Marking the end of the summer and the beginning of winter, the veil between the world of the living and the world of the dead was considered sundered on the night before the Feast of All Saints; effectively allowing the dead to walk among the living. It was also a night on which the “people of the air” (the fairy folk) held a great conventical, and it was, therefore, just as important to avoid causing offence to the Fey on Halloween as it was to exorcise the spirits of the dead.

As protection against any evil abroad, bonfires were traditionally lit. All hearth fires were extinguished and then relit from that communal bonfire. Lanterns, carved from a turnip, were used to keep wandering spirits away from the home (the ease of utilising a pumpkin for the same purpose loses something through lack of effort expended to keep evil out!)

Guising, by which children dressed up and pretended to be evil spirits; effectively allowing them to move, unmolested, among any actual spirits abroad. Visiting neighbouring houses thus disguised, the child would receive an offering in order to keep evil from the house.

As a festival marking harvest end, Halloween was largely a rural tradition, which included many elements, now largely forgotten, of using the potential of the night to divine future happiness, or otherwise; particularly by those (both male and female) yet to be wed, by means of various charms and spells. It was a night of much merriment, with many a tryst…

One unusual custom, usually conducted early in the night, was for courting couples to enter a kale field with their eyes closed, hand in hand.  The first plant they encountered was pulled from the ground. The characteristics of the plant they chose; size (big or small), shape (straight or crooked), the girth of the main stem (or lack thereof); was considered indicative of what the young lady should expect on their marriage night. In addition, the amount of dirt adhering to the rootball reflected the financial fortunes of the match and the taste of the heart gave a clue to the disposition and natural temper of their partner in marriage.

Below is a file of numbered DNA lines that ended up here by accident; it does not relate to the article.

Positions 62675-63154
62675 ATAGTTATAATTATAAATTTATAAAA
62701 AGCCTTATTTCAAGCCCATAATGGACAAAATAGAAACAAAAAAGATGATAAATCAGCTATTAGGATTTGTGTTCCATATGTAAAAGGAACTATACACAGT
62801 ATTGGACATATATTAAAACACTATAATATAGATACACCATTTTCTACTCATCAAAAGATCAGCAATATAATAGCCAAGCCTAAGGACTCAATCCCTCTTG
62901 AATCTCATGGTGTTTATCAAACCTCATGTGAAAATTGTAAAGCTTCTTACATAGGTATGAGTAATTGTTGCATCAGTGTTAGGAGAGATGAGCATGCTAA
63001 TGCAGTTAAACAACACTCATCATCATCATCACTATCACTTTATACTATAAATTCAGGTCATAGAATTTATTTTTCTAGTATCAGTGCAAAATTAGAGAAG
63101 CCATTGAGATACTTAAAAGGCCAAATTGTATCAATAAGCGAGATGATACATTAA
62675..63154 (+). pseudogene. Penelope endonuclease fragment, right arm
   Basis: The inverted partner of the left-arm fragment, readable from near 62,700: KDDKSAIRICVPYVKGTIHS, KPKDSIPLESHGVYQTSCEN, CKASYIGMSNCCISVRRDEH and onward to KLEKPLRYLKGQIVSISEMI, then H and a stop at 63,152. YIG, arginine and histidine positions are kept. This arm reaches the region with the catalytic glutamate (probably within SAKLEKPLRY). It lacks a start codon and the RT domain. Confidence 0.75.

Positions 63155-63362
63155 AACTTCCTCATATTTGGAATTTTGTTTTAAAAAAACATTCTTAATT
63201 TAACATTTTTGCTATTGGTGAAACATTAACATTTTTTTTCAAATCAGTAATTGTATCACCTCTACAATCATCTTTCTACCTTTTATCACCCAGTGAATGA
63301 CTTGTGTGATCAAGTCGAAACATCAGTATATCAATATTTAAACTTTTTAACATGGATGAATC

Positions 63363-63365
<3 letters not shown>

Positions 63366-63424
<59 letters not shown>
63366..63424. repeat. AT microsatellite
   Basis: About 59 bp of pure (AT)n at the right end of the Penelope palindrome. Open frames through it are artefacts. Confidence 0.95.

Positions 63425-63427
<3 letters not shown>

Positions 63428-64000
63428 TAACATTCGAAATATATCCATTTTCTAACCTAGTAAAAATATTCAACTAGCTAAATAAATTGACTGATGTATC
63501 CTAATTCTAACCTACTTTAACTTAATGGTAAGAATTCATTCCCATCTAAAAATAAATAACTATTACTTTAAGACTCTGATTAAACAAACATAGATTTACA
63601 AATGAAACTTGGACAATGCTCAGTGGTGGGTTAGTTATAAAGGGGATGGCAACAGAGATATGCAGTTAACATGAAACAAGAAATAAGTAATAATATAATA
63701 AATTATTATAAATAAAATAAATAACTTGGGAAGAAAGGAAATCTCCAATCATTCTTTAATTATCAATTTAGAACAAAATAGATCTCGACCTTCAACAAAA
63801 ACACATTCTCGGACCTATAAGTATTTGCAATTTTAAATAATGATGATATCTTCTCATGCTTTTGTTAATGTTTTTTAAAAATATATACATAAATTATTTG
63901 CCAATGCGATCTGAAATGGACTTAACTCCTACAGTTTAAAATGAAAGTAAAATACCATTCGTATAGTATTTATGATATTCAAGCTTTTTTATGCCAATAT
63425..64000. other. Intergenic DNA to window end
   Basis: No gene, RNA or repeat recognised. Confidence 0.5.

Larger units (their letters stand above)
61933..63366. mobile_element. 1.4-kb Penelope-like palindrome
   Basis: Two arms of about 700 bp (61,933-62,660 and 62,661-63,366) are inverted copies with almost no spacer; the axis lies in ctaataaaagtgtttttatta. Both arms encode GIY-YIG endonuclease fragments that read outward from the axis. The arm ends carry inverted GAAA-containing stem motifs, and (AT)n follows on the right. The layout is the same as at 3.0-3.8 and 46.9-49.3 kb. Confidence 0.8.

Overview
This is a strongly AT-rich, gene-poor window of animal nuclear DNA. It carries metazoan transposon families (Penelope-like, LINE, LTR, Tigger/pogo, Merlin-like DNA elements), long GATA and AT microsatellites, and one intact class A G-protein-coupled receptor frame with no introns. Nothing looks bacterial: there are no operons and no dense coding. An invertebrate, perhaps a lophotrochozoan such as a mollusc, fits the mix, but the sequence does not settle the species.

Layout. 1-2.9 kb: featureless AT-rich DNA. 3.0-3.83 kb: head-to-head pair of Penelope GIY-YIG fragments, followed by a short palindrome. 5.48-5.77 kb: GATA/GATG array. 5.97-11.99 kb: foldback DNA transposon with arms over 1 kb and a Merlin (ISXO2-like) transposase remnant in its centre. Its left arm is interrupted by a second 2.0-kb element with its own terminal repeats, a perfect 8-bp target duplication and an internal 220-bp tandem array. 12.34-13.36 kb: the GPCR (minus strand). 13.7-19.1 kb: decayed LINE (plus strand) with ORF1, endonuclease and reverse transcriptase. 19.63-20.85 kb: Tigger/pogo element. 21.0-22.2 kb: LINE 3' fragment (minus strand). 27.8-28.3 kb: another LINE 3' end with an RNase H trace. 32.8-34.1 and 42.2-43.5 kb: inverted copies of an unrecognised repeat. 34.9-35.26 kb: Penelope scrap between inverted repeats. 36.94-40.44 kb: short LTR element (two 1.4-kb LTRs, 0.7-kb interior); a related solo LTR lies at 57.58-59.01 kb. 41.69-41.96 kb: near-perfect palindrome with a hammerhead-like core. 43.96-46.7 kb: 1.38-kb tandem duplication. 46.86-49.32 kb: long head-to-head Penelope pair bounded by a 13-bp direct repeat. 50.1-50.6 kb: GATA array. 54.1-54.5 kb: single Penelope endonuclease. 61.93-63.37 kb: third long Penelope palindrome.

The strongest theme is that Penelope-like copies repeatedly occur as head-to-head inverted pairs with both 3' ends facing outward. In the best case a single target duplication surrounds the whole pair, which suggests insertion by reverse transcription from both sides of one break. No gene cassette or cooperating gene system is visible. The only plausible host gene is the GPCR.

The night then continued with a visit to the barn where the young ladies would pull three random stalks of oat from the stack. If the third stalk was missing the grain at the top of the stalk, then they were destined to enter the marriage bed “un-maided” beforehand; a “prophecy” no doubt often abused to the young man’s advantage that very night!

A favourite charm, whilst sitting around the fire, was for sweethearts to place a pair of hazelnuts together on the fire. Whether the nuts burned quietly together, or “spat” apart in the heat, was considered a reflection of the future path of their courtship.